American Security Project Jul 13, 2017
On July 10, 2017, Tri-Alpha Energy (TAE), a nuclear fusion energy start-up based in Foothill Ranch, California, achieved the first plasma in its fifth and newest reactor, Norman. TAE is the world’s largest private fusion company and has worked towards commercial nuclear power for the past 20 years. The new reactor’s first plasma represents a major step forward after the company reached at-will plasma sustainment in June 2015. Plasma is the state of matter in which particles are kept under intense heat and pressure which allows atoms to fuse together and release energy.
Norman, which can operate at much higher temperatures than TAE’s previous reactors, helps prove the scalability of TAE’s fusion technology. TAE enters an important stage in its development as it conducts tests to sustain plasma for longer periods of time and at higher temperatures, both of which will be crucial for commercial-scale fusion energy. TAE claims Norman can operate in the range of 50 – 70 million degrees centigrade – around the temperature of the Sun’s core – while TAE claims its commercial-grade fusion energy will require temperatures closer to one billion degrees centigrade. The new reactor plans to show that plasma physics holds at higher temperatures – which will be essential for conducting commercial nuclear fusion.
Tri-Alpha plans to use a unique hydrogen-boron fusion technology that works to generate safe and clean energy while minimizing radiation. The reactor uses a field-reverse conversion magnetic field in conjunction with neutral beam injection to contain plasma in a vessel. Norman can contain five times as much plasma as previous reactors within the same sized facility. The high-powered magnetic fields and lasers needed to sustain plasma quickly consume a 750-megawatt burst of power. The reactor’s energy requirements are greater than their energy generating ability which prevents commercial viability.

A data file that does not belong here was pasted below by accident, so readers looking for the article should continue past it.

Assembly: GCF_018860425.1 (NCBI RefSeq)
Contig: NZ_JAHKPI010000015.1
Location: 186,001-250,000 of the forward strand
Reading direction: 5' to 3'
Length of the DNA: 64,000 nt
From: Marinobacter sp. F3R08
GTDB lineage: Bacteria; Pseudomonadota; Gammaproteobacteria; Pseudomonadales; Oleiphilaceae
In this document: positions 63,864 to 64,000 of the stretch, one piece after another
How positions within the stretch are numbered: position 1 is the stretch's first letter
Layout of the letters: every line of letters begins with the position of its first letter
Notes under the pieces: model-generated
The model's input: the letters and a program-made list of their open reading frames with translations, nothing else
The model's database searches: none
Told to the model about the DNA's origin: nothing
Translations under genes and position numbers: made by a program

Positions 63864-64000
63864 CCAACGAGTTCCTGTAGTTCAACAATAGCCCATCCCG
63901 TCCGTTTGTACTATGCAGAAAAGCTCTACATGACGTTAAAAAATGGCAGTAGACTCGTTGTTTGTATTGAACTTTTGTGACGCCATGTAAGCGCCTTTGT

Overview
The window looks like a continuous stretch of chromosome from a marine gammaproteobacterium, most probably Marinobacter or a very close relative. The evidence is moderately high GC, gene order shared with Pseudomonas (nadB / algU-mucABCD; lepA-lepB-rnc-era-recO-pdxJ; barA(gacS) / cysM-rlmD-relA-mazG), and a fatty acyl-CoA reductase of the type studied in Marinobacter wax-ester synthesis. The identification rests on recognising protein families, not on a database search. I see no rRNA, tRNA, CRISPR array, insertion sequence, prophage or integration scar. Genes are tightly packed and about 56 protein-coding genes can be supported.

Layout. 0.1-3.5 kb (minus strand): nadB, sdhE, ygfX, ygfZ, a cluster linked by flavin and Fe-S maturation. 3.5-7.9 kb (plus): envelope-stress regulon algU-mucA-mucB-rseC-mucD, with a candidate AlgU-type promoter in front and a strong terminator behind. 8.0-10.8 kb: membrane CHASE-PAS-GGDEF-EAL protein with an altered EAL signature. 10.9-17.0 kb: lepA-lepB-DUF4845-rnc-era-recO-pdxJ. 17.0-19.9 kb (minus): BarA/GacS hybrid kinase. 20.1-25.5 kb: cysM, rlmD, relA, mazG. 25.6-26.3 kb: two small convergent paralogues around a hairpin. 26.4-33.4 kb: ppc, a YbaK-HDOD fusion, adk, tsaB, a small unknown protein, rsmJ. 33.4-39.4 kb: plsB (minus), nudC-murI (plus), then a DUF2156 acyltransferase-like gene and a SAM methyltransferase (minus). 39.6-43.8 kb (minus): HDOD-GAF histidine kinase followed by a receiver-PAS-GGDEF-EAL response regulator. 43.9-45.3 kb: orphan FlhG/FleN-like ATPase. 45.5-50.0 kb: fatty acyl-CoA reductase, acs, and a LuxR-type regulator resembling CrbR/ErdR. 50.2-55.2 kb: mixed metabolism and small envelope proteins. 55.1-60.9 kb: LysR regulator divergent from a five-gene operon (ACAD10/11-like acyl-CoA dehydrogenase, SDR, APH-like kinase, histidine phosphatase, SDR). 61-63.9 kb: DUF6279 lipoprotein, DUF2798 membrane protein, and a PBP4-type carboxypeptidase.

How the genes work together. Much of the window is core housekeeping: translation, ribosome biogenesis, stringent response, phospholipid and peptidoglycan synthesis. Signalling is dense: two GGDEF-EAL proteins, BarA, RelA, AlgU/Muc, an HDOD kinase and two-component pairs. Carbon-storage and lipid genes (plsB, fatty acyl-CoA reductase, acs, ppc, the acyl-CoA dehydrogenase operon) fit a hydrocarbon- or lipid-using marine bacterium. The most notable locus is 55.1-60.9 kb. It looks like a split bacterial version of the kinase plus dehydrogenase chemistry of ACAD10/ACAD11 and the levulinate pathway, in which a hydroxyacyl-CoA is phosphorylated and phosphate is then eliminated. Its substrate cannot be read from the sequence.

The next stage of TAE’s development needs greater investment in R&D to improve scalability. Innovation will require superconducting magnets along with improved control and analysis technologies which are being developed in parallel with reactor technologies. The company also needs financing for the costs of building the next generation of reactor.
A representative of Tri-Alpha Energy attended an event hosted by the American Security Project in December 2015 titled “What’s Next in Fusion Technology.” During the event, they discussed the importance of research in scalability in fusion energy and the minimal risk of a fusion reactor due to the benign nature of hydrogen and boron. Additionally, Tri-Alpha discussed the difficulties of predicting the future regulatory environment of the fusion energy industry of the future.